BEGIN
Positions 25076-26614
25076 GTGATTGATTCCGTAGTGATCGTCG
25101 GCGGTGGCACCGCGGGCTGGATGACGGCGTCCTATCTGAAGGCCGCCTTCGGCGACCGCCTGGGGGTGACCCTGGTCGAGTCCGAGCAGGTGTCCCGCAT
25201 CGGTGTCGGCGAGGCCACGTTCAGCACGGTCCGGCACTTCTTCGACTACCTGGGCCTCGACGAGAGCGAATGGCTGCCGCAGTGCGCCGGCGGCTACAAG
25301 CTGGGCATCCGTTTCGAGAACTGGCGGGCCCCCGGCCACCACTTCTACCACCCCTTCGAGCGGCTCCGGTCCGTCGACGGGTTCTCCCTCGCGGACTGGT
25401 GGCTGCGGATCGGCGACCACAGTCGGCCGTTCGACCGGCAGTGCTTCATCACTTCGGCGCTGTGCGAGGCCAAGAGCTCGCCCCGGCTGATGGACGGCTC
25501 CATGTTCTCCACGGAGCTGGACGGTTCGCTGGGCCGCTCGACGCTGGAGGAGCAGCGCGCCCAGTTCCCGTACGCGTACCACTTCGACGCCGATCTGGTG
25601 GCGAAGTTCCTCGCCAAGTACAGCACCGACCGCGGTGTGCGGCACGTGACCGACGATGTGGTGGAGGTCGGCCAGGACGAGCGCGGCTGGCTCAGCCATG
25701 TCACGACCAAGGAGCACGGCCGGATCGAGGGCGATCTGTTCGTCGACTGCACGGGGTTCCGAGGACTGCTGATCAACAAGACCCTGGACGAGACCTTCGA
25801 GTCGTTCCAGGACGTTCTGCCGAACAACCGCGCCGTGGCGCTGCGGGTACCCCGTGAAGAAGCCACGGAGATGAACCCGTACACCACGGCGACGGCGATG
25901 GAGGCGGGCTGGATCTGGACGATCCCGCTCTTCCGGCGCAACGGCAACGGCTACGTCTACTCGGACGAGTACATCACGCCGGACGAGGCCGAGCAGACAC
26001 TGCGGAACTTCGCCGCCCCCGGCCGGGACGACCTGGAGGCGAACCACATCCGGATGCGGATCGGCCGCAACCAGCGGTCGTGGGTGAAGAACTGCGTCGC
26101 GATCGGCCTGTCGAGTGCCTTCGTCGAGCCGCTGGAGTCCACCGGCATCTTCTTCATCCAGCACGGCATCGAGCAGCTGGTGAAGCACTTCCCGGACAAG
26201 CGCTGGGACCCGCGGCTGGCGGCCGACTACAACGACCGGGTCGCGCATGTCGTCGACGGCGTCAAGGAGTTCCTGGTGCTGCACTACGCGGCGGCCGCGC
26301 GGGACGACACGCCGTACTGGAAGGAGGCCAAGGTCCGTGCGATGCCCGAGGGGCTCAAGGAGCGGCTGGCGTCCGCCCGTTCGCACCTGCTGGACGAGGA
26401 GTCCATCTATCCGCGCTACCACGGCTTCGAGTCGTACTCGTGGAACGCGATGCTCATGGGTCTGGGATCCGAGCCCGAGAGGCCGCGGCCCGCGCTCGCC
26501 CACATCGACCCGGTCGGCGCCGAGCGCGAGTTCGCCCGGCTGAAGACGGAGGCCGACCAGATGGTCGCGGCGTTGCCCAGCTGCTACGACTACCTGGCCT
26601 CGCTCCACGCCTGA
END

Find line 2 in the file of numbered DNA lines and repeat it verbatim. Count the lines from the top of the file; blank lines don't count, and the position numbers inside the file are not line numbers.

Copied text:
25076 GTGATTGATTCCGTAGTGATCGTCG